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# Worked example: differentiating polar functions

AP.CALC:
FUN‑3 (EU)
,
FUN‑3.G (LO)
,
FUN‑3.G.1 (EK)
,
FUN‑3.G.2 (EK)

## Video transcript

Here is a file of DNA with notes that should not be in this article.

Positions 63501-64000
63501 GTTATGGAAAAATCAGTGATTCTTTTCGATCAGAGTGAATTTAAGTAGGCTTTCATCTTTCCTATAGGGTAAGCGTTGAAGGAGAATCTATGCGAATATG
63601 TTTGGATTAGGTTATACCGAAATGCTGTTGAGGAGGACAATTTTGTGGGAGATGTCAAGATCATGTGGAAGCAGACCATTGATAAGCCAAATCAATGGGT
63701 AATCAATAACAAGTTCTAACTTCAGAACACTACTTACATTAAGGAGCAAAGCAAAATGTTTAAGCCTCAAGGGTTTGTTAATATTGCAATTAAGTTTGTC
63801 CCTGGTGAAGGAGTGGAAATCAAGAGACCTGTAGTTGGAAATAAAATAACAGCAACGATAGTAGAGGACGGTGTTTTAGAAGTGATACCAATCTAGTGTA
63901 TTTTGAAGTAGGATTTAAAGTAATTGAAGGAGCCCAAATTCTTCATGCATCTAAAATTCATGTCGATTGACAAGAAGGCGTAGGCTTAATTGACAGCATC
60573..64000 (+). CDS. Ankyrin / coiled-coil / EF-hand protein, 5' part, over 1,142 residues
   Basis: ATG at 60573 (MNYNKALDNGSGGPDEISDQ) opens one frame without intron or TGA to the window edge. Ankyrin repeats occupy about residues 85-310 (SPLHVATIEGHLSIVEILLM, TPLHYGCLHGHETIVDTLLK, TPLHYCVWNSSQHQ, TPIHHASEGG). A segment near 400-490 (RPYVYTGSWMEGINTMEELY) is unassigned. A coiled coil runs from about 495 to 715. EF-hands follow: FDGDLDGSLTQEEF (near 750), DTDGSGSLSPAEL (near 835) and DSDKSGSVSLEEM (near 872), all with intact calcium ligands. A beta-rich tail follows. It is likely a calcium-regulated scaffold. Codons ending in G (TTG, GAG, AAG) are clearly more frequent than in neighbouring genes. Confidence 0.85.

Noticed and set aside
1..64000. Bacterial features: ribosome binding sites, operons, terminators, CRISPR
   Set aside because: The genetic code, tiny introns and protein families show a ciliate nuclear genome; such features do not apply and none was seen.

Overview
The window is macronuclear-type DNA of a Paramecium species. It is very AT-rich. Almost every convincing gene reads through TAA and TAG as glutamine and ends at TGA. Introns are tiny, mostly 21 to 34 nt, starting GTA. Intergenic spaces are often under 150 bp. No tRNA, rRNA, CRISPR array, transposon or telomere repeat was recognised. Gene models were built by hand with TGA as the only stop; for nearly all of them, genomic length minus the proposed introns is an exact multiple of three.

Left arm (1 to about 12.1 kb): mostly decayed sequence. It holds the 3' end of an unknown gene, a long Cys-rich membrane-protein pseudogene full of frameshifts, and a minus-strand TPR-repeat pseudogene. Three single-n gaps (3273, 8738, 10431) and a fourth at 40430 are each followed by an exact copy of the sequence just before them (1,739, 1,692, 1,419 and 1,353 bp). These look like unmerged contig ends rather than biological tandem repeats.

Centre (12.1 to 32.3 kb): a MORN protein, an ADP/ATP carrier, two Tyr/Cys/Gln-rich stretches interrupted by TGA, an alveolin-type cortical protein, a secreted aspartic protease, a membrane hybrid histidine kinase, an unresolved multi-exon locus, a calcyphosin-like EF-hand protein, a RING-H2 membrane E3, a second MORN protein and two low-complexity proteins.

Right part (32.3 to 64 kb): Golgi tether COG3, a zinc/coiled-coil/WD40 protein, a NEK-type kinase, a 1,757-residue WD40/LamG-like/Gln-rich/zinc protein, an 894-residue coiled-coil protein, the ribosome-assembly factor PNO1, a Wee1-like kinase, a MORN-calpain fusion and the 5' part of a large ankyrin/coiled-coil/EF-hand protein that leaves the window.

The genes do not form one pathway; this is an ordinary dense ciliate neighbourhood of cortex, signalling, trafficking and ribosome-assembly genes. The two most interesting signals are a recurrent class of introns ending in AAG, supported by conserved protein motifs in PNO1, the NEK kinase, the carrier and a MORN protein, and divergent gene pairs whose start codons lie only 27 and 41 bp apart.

let R be the function given by R theta is equal to three theta sine theta for theta is between zero and two pi including zero and 2pi the graph of R in polar coordinates consists of two loops as shown in the figure above so let's think about why it has two loops so as our theta when theta is zero R is zero and then as R theta increases we start tracing out this first loop all the way until when theta is equal to pi so we've traced out this first loop from theta is equal to 0 2 theta is equal to PI and then the second loop has a larger R so these are larger R's this is when we're going from PI to 2 pi and you might say well why doesn't it show up down here well between sine of PI and sine of 2 pi this part right over here is going to be negative so it flips it over the arm to this side and the magnitude of the R is larger and larger because of this 3 theta and so when we go from PI to 2 pi we trace out the larger circle fair enough that seems pretty straightforward point P is on the graph of R right over there and the y-axis find the rate of change of the x coordinate with respect to theta at the point P all right so let's think about this a little bit they don't give us X as a function of theta we have to figure out that from what they've given us so just as a bit of a polar coordinates refresher if this is our theta right over there this is our R and that would be a point on our curve for this theta now how do you convert that to X and Y's well you can construct a little bit of a right triangle right over here and we know from our basic trigonometry that the length of this base right over here this is going to be the hypotenuse let me just write that that's that's going to be our x coordinate our x coordinate right over here is going to be equal to our hypotenuse which is R times the cosine of theta if we wanted the y coordinate as a function of R and theta it'd be Y is equal to R sine of theta but they don't want us to worry about Y here just the x coordinate so we know this but we want it purely in terms of theta so how do we get there well what we can do is take this expression for our R itself as a function of theta and replace it right over there and so what we can do is we can write well X of theta is going to be equal to R which itself is three theta sine of theta times cosine of theta times cosine of theta and now we want to find the rate of change of the x coordinate with respect to theta at a point so let's just find the derivative of X with respect to theta so X prime of theta is equal to well I have the product of three expressions over here I have this first expression three theta then I have sine theta and then I have cosine theta so we can apply the product rule to find the derivative if you're using the product rule with the expression of three things you essentially just follow the same pattern when you're taking the product of two things the first term is going to be the derivative of the first of the expressions three times the other two expressions so we're going to have three times sine of theta cosine of theta plus the second term is going to be the derivative of the middle term times the other two expressions so we're gonna have three theta and then derivative of sine theta is cosine theta times another cosine theta you're gonna have cosine squared of theta or cosine of theta squared just like that and then you're going to have the derivative of the last term is going to be the derivative of cosine theta times these other two expressions well the derivative of cosine theta is negative sine theta so if you multiply negative sine theta times three theta sine theta you're going to have negative three theta sine squared theta and so we want to evaluate this at point P so what is theta at point B well point P does happen on our first pass around and so at Point P theta is to data right over here is equal to PI over 2 so PI over 2 so what we really just need to find is well what is X prime of PI over 2 well that is going to be equal to 3 times sine of PI over 2 which is 1 times cosine of PI over 2 which is 0 so this whole thing is 0 plus 3 times pi over 2 is this 3 PI over 2 times cosine squared of PI over 2 or cosine of PI over 2 squared well that's just 0 so so far we everything is 0 minus 3 times pi over 2 3 PI over 2 times sine of PI over 2 squared well what's sine of PI over 2 well that's 1 you square it you still get 1 so all of this simplified to negative 3 PI over 2 now it's always good to get a reality check does this make sense that the rate of change of X with respect to theta is negative 3 PI over 2 well think about what's happening as theta increases a little bit X is definitely going to decrease so it makes sense that we have a negative out here so right over here rate of change of X with respect to theta negative 3 PI over 2 is theta increases our X for sure is decreasing so at least it does make intuitive sense
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